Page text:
Static Malware Analysis VS Dynamic Malware Analysis
Malware Analysis is a process of analyzing the malware that is detected. In a SOC team, it is usually done by the Level 1 or Level 2 Analyst.
What is a Malware?
Malware consists of two words, Mal( Malicious) and Ware( Software). So, Malware is nothing but malicious software or software built with malicious intent.
Types of Malware:
Backdoor: Leaving a backdoor on the device where the malware is installed, allows the attacker to access the system through this backdoor
Adware often comes with downloaded software, causing unwanted advertisements to be displayed on the device. While not all adware is harmful, some change the default search engine.
Ransomware is a type of malware that has been on the world's plan for the last few years. It demands ransom from people by encrypting and exfiltrating all files on the device.
Virus: It is one of the first types of malware seen in the wild. So we see that it is often called a virus instead of the term malware in daily life. Viruses have a self-replicate feature. It provides persistence by infecting other files on the device.
The Worm is a type of malware that spreads from infected devices to other devices, it is named worm. WannaCry, a worm malware exploiting MS17–010 vulnerability, caused panic around the world.
A Rootkit is a type of malware that disguises itself by providing access to a high level of authority on the device.
RAT (Remote Access Trojan) is a type of malware that provides full control over the device to the threat actor.
Banking malware targets banking applications and causes money to be stolen from the victim.
Keylogger is a type of malware that logs pushed keys and send this information to the attacker.
Malware may contain more than one feature, so malware can belong to more than one type. For example, WannaCry malware includes both worm and ransomware malware features.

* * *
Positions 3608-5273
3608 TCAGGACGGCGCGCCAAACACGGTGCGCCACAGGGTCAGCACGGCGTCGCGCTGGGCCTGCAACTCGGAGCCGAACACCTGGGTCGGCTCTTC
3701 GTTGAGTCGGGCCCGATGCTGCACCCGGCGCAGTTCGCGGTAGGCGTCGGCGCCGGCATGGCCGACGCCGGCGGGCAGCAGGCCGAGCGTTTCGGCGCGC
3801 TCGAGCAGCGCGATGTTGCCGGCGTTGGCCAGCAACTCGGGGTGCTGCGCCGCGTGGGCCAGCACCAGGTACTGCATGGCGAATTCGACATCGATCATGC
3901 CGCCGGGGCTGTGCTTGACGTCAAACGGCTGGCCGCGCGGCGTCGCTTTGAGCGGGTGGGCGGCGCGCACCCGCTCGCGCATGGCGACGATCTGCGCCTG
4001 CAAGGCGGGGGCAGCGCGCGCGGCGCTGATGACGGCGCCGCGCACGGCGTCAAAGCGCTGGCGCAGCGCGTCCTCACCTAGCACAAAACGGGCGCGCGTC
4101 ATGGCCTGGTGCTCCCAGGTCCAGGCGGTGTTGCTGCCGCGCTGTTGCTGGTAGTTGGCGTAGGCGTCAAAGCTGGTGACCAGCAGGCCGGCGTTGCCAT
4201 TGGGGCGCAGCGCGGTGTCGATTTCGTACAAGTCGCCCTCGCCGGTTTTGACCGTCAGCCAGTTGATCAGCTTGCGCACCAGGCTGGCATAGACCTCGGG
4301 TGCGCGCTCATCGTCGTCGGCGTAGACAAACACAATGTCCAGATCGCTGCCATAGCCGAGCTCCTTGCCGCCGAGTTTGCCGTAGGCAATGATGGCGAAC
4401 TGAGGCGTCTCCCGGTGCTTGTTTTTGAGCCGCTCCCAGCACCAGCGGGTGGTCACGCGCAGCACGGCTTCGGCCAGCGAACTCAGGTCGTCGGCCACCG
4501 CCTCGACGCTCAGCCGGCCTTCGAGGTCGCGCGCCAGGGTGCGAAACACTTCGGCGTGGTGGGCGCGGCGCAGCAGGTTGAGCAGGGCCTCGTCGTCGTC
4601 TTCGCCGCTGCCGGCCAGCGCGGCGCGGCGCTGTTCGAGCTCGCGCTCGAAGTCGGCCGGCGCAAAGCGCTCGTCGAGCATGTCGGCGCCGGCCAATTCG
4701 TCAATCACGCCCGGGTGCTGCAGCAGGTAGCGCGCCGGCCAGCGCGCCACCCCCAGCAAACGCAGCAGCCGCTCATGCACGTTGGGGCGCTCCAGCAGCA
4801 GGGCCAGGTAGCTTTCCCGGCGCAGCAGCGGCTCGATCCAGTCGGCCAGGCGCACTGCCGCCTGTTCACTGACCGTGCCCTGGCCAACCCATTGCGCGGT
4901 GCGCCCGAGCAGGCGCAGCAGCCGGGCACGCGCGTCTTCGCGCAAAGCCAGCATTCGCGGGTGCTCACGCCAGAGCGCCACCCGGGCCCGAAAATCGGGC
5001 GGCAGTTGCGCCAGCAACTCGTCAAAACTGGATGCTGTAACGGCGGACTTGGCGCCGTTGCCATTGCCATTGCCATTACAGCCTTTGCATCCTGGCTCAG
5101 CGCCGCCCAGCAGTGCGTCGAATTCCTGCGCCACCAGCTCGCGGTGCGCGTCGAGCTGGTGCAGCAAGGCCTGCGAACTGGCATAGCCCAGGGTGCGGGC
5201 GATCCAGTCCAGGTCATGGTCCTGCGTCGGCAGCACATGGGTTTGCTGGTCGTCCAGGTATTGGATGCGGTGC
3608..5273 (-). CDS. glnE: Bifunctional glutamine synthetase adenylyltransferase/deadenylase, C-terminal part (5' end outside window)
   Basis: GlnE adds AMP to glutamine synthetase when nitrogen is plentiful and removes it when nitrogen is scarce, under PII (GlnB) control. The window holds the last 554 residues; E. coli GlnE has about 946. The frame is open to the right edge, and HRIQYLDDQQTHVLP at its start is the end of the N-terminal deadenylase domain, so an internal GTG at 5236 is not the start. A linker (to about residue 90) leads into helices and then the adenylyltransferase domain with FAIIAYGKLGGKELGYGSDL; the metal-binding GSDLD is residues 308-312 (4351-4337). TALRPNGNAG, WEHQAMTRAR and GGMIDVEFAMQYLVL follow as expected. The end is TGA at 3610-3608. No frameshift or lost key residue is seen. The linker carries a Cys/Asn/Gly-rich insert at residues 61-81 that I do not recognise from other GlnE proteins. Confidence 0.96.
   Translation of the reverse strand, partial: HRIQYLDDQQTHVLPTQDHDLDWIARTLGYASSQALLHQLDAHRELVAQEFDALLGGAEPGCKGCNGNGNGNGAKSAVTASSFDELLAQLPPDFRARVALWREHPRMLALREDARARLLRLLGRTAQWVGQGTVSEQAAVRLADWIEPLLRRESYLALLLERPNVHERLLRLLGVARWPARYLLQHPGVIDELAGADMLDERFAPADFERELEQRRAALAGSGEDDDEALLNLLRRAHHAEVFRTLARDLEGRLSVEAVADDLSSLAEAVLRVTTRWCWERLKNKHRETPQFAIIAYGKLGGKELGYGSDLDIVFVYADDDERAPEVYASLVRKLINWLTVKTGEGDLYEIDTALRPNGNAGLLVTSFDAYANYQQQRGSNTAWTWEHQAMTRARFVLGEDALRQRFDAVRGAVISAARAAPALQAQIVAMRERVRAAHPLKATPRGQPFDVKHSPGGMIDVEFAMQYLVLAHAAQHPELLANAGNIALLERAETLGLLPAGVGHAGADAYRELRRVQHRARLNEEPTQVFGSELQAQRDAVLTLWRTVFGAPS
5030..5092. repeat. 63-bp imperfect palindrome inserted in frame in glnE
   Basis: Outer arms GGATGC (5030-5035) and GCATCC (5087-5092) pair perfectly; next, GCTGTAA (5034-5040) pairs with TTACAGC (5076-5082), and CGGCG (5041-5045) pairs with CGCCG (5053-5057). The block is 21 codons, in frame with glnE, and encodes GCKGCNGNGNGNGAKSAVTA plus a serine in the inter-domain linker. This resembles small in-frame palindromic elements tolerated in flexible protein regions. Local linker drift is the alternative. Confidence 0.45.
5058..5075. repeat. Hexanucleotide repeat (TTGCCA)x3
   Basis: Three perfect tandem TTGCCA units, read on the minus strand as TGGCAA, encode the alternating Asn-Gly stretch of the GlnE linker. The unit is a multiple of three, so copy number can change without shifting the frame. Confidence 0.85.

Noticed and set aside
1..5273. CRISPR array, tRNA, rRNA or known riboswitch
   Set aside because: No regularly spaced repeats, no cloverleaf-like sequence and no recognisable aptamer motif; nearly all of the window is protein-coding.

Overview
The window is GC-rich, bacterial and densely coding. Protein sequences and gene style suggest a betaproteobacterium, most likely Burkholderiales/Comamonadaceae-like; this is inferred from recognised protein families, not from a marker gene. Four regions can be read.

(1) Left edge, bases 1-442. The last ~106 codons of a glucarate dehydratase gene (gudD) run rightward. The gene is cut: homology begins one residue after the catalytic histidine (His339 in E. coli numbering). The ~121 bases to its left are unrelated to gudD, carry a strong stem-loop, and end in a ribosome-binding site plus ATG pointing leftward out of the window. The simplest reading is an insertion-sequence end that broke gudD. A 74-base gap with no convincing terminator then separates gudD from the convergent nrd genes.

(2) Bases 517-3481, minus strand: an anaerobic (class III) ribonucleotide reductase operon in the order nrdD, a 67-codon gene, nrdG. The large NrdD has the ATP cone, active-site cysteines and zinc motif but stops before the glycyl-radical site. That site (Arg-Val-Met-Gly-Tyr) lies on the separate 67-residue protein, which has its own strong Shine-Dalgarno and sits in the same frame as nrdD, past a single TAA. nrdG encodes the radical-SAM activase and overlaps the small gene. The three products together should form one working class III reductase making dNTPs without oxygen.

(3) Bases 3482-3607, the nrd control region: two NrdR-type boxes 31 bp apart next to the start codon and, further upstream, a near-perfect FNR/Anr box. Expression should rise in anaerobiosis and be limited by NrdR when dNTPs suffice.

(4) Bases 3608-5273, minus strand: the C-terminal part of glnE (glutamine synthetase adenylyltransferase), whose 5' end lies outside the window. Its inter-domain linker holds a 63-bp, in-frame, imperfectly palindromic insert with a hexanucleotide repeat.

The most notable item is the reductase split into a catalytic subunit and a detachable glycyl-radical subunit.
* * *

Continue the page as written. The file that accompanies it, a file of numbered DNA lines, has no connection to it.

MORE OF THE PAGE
What is Static Analysis?
It is the approach of analyzing malicious software by reverse engineering methods without running them. Generally, by decompiling/disassembling the malware, each step that the malware will execute is analyzed, hence the behavior/capacity of the malware can be analyzed.
The device will not be infected as you do not run malicious software in static analysis. (However, we do not recommend performing static analysis on your host device, it will be more proper to do your analysis in a virtual operating system.)
The information examined during the static analysis is as follows.
- P.E. (Portable Executable) Headers
- Imported DLL’s
- Exported DLL’s
- Strings in binary
- CPU Instructions
What is Dynamic Analysis?
It is the approach that examines the behavior of malicious software on the system by running it.
In dynamic analysis, applications that can examine registry, file, network, and process events are installed in the system, and their behavior is examined by running malicious software.
While doing dynamic analysis, you should carefully examine the following events.
- Network Connections
- File Events
- Process Events
- Registry Events
Static Analysis vs Dynamic Analysis
Which approach to use when analyzing malware depends on the current circumstances. In cases where you want to get fast results, you can choose dynamic analysis, but we cannot say that the analysis is complete without doing both static and dynamic analysis.
It should also be noted that using only one approach may not be sufficient to analyze malware. Using both approaches together will lead you to victory!
As a result, we cannot say that one approach is better than another. Each has an advantage over the others in different conditions.